After their successful visit here with Cacti – Rite of Spring, the Dortmund Ballet returns with Alexander Ekman’s breathtaking work, Midsummer Night’s Dream, at the Israeli Opera.
One of the most exciting ballet companies in Europe today, the Dortmund Opera Ballet, founded in 1904, has reached new professional heights since Chinese choreographer Xin Peng Wan became the company’s artistic manager.
Ekman’s Midsummer Night’s Dream has very little to do with the famous play by Shakespeare. The powerful, contemporary piece explores the energy and the mysteries conjured up, in the Scandinavian tradition, by the summer solstice.
Not much ado about Shakespeare
It is the height of summer, the longest day of the year, and everyone gets together to celebrate the age-old traditions of midsummer. Anyone who spent the special day in Sweden knows how important keeping tradition is for everyone, including wearing traditional clothes and dancing around the maypole. The Swedish summer is short, everything must bloom at once, nature gushes with vitality, and the shortest night of the year is filled with romance and eroticism.
Ekman once again shows his talent for creating unforgettable dance-theater productions, with 40 virtuoso dancers, a hunting musical score written by Swedish composer Mikael Karlsson and played live on stage, Swedish star pop singer Anna von Hausswolff singing live through the production, and adding magic with her angelic voice, and an enchanted stage set.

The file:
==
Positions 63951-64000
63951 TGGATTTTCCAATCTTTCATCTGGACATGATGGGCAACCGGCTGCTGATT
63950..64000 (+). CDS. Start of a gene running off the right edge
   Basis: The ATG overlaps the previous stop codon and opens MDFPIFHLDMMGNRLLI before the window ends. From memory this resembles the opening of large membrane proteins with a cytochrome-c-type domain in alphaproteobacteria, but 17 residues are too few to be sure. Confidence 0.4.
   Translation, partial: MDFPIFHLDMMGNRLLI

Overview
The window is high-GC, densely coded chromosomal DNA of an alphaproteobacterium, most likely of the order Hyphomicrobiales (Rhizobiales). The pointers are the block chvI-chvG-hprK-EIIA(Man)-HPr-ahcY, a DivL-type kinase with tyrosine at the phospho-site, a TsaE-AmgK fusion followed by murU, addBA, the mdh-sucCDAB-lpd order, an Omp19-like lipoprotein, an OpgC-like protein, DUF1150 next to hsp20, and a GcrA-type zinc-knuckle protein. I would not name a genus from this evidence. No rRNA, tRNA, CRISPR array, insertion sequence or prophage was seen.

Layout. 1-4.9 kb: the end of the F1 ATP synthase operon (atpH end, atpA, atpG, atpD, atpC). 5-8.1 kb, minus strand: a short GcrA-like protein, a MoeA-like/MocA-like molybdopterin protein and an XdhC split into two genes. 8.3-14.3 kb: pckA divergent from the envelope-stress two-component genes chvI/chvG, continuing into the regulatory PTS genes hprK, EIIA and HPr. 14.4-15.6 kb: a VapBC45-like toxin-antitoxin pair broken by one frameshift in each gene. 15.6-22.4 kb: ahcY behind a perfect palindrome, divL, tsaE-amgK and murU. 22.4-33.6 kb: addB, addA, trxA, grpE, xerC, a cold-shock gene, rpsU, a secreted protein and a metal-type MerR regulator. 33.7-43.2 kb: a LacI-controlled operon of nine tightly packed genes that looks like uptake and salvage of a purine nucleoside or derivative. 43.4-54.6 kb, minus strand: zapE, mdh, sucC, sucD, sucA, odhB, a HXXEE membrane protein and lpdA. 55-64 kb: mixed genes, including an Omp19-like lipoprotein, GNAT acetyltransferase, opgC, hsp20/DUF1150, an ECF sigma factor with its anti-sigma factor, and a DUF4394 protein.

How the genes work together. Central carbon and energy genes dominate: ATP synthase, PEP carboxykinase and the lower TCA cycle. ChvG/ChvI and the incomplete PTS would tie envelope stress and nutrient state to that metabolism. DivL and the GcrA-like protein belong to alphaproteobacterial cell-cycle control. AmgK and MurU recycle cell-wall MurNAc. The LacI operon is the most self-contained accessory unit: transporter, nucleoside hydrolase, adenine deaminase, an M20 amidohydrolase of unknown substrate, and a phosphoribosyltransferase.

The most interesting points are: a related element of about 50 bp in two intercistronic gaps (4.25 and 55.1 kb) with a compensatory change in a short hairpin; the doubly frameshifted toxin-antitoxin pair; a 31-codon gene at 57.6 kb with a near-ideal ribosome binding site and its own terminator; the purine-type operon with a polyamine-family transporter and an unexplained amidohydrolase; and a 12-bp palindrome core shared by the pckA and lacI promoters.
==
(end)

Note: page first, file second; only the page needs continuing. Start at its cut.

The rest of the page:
“When the manager of the Swedish Royal Opera called me and suggested that I do a work based on Midsummer Night’s Dream, I was not so enthusiastic at first,” Ekman confesses in a conversation after the performance in Dortmund. “The idea felt dusty and old.”
Then the Swedish choreographer had a second thought. “In Sweden, we have a tradition of midsummer celebrations. I know it so well and it clicked. I grew up with these celebrations.
“It is a big thing in Sweden, because we have so much darkness during the winter. So when summer finally comes, it is an interesting time. If it rains, everyone is disappointed, but when the sun is out and the weather is good, it is glorious. No one understands the happiness we feel when the light comes back. We experience this joy together, in the community. It is special.”Alexander Ekman
“It is a big thing in Sweden, because we have so much darkness during the winter. So when summer finally comes, it is an interesting time. If it rains, everyone is disappointed, but when the sun is out and the weather is good, it is glorious. No one understands the happiness we feel when the light comes back. We experience this joy together, in the community. It is special,” he recalls.
THE CURTAIN rises and we see the dreamer awakening. A second curtain rises to reveal the stage filled with hay. The dancers are lying in the hay – they dance in between the stacks, roll in the hay, and toss hay in the air. The stage becomes golden, the scorching sun hangs above and the festivities commence, complete with eating, drinking, dancing and romancing. Gradually, the party becomes wilder.